It consists of 20 dioramas of different sizes, made up of nearly 1,500 characters in scenes from everyday life in Greece at the start of the 19th century, and snapshots from the War of Independence of 1821.
Besides the exodus of the Pargans, other important chapters that come to life include the Great Oath of the underground revolutionary organization Filiki Eteria; Filiki Etairia leader Alexandros Ypsilantis crosses the Prut river to gain Russian support; one of the first victories against the Turks during the siege of Tripolitsa; a naval battle between the Greek and Turkish fleets; the death of the influential priest Papaflessas at the Battle of Maniaki, and Ibrahim kissing his head as a sign of post mortem respect; and the Mesolongi Exodus.
At the same time, more than 80 protagonists of the War of Independence – Greeks, Philhellenes and Turks, men and women – who played an important role in the way the events unfolded are represented by Playmobil figures, with a description of who they were and what did they do.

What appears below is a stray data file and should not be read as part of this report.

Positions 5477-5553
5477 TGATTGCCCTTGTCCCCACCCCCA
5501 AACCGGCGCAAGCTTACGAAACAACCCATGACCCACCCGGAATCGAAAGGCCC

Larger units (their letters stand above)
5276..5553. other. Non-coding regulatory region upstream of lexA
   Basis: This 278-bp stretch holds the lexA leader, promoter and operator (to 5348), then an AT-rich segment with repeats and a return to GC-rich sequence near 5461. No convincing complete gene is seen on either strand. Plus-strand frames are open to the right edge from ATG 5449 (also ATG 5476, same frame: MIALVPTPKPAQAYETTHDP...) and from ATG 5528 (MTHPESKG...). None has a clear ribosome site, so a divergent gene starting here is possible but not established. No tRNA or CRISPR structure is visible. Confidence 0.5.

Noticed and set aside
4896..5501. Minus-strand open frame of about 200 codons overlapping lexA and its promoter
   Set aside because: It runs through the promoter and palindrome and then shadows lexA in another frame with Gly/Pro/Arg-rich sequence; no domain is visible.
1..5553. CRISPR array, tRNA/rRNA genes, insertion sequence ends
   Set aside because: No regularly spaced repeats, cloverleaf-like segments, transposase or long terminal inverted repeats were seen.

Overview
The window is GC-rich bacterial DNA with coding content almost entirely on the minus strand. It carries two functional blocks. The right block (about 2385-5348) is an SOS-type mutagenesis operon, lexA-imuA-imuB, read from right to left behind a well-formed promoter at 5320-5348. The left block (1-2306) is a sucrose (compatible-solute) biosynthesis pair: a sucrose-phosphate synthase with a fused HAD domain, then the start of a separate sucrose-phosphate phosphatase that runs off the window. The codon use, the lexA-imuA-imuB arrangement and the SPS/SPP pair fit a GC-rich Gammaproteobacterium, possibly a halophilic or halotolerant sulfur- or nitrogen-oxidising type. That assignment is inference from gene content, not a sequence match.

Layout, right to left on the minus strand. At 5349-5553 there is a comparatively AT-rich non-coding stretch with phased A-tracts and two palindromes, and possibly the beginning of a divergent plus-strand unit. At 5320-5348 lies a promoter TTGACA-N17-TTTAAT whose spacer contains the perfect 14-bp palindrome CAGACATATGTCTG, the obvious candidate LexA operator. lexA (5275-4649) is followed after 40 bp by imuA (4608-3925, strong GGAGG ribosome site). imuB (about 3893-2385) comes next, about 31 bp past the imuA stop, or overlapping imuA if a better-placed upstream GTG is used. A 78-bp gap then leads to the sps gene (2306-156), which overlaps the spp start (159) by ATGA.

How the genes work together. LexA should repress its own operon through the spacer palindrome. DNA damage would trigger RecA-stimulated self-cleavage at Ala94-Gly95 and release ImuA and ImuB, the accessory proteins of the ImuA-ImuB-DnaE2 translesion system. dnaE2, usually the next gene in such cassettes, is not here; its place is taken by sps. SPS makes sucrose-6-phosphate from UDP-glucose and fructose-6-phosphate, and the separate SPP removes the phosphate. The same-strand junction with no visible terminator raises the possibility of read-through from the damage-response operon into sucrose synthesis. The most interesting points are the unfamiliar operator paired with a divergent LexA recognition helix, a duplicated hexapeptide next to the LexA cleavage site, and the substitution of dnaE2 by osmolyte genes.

The exhibition is designed and supervised by three curators from the National Historical Museum: art historian Natassa Kastriti, archaeologist Panagiota Panariti and historian Regina Katsimardou.
“The idea arose out of the work of Petros Kaminiotis,” they say, referring to a young artist who created a series of personalized Playmobil figures dressed in traditional Greek folk costumes.
“The inspiration for the composition of the dioramas and for the use of Playmobil figures to represent historical figures came mainly from works of art – prints and paintings – from the beginning of the 19th century in the museum’s collection and elsewhere”, they add.
The start of the revolution takes place in the Peloponnese, with the classic scene of Metropolitan Germanos of Patra raising the banner with the cross at the monastery of Agia Lavra.
Historians have disputed this account of the declaration of revolution, although it is still the one that prevails in history textbooks.